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Satyagraha is an intense and emotional experience with a staggering performance by Amitabh Bachchan
Satyagraha is a film that works solely on your emotions. It is topical and socially responsible. Moreover, it is an intense and emotional experience. Prakash Jha made pertinent films like Damul (1985) at the onset of his career but it took him many years to find that loophole in the paradigm of commercial cinema where he made a non-masala film work with Raajneeti (2010). With Satyagraha, he has made his most important film, if not his best. That loophole will again be breached as Jha makes a film directly for the audience’s idealistic fantasies and emotional zeal.
Amitabh Bachchan – There is nobody more loved and respected in the Hindi film making community than this giant of the silver screen. And for good reason. In Satyagraha, he gives his best performance in years. Watching Mr. Bachchan during the hunger strike scenes and not feeling a tiny spur of emotion is next to impossible. Collective national heartbreak is in order.
The film is clearly based on the anti-corruption movement that took place in 2011 started by Anna Hazare. He was tipped as the modern day Mahatma Gandhi. Satyagraha is a combination of two words: satya and agraha. Sandhi-vichhed – satya means truth and agraha means soul force. According to Gandhi, it meant insistence on truth, a nonviolent resistance movement, which he spearheaded and was followed by many countrymen. This is when we were being oppressed by outsiders. More than half a century on, we are being oppressed by insiders. Our own countrymen are reeking of corruption.
Certain dialogues in the first half are cringe-worthy. The melodrama and heavy-handedness is apparent in every frame. The romantic sub-plot between Ajay Devgn and Kareena Kapoor is a roadblock. But then again, it is the intentions that prevail and the second half is smooth sailing. The storytelling combined with social significance takes over and we get a powerful film in the end. There are certain scenes with certain messages about the difference between revolution and mutiny. The pros and cons of giving power to the people. (Yes, there are cons). The stand on violence and non-violence, it is these ideas that Anjum Rajabali and Prakash Jha’s screenplay stimulates which, sadly, are easily done on film, not in reality.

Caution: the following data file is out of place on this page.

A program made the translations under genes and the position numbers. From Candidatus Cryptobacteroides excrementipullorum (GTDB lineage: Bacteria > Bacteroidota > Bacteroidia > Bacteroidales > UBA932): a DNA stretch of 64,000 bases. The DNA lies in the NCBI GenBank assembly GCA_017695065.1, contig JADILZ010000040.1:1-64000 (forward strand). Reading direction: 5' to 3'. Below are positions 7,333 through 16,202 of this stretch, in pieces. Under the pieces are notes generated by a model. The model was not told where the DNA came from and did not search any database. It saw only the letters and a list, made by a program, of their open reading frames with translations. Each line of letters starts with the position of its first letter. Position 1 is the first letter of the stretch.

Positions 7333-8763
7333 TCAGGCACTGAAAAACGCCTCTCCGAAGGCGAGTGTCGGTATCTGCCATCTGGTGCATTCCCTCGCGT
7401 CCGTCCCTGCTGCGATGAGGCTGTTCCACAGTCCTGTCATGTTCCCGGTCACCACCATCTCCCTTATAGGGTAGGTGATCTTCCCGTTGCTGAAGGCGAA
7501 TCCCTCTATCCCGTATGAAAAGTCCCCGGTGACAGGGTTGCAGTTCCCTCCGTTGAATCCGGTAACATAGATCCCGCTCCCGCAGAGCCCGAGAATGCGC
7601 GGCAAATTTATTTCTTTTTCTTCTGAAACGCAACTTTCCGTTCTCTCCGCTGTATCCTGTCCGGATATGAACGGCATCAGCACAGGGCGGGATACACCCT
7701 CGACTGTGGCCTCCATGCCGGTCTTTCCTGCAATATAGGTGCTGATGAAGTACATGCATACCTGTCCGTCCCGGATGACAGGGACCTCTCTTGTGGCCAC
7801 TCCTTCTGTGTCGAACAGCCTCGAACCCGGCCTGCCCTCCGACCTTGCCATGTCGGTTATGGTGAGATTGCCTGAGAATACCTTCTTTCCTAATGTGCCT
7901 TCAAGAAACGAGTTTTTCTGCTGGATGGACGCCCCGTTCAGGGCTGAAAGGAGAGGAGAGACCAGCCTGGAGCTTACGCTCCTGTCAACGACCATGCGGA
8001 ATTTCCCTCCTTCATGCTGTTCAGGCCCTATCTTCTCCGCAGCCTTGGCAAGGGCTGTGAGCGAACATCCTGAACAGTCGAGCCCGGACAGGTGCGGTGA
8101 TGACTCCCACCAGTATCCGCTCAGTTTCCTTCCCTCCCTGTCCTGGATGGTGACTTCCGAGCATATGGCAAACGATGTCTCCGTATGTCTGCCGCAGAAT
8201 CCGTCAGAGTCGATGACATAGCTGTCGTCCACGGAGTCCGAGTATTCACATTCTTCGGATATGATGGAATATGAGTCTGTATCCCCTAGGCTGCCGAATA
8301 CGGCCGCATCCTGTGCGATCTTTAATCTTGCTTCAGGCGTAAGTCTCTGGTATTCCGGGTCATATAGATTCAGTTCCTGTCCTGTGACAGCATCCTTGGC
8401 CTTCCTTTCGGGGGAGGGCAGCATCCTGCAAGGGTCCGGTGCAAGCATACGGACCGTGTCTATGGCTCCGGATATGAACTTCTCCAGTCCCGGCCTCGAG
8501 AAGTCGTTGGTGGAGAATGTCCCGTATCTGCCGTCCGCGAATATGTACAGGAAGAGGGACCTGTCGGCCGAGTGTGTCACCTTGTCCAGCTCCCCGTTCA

It is a film that is worth watching for the simple reason that we are citizens of this country, living in these times. We are aware of the situation. Our economy is going downhill every second and our political system is becoming more and more corrupt. Prakash Jha shows us the mirror but also offers an alternative past, which may not have been optimistic but ideal. It offers a resolution and a future, which will probably not be realistic but earnest and responsible. It may not be a well-made film, even mediocre. But it works. More importantly, it is a film that stirs you and makes you wish you do something more for your country with a fierce insistence on truth
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